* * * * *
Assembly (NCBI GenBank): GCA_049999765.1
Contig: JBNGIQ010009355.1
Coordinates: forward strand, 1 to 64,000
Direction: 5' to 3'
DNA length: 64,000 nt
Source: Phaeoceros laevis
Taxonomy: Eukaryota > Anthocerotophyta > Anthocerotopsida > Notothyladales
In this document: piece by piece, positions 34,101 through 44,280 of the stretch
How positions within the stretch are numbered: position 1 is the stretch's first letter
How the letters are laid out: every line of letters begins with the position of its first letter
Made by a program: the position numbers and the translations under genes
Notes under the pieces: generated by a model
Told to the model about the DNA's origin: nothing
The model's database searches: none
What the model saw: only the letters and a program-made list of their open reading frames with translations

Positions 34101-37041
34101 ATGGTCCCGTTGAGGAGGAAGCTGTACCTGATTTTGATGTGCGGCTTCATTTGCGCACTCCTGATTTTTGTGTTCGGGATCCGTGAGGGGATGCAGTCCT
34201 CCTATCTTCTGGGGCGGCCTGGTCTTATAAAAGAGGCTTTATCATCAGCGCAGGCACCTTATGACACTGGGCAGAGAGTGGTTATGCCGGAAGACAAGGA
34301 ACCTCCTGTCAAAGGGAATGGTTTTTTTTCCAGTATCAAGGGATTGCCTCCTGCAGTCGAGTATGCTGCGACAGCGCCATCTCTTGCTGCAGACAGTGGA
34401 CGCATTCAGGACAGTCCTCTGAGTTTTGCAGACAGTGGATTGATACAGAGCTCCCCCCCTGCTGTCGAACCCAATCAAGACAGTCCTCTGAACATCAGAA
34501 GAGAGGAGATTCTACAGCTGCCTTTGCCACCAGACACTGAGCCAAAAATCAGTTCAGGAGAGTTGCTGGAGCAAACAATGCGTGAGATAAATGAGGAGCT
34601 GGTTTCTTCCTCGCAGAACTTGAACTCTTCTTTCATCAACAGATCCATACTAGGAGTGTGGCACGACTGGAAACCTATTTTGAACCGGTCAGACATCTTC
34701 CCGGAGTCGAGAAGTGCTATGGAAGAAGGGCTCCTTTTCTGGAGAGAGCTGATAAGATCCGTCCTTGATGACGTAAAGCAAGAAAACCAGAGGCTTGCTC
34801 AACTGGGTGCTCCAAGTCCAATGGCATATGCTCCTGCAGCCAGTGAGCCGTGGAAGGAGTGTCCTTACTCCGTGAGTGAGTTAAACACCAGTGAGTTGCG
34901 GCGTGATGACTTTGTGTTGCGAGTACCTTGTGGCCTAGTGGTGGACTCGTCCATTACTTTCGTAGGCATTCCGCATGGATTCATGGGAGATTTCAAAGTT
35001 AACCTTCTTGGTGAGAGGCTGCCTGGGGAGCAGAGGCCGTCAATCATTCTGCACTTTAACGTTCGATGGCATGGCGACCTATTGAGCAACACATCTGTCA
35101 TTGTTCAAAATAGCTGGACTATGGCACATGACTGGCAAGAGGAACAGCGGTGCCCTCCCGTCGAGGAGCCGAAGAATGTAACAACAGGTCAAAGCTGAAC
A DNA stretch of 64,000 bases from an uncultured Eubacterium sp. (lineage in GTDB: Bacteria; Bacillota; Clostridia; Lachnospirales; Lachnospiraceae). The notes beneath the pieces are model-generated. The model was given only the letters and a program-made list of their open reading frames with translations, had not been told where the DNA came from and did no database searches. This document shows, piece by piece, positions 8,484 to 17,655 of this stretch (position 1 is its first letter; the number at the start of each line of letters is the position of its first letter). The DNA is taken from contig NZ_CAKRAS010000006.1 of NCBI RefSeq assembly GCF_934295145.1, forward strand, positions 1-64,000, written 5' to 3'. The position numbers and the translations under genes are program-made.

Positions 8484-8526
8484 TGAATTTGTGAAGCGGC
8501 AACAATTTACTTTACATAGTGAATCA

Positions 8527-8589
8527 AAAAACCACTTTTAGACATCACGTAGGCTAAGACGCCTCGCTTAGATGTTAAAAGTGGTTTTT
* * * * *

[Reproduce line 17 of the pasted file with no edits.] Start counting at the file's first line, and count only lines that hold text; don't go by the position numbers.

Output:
34101 ATGGTCCCGTTGAGGAGGAAGCTGTACCTGATTTTGATGTGCGGCTTCATTTGCGCACTCCTGATTTTTGTGTTCGGGATCCGTGAGGGGATGCAGTCCT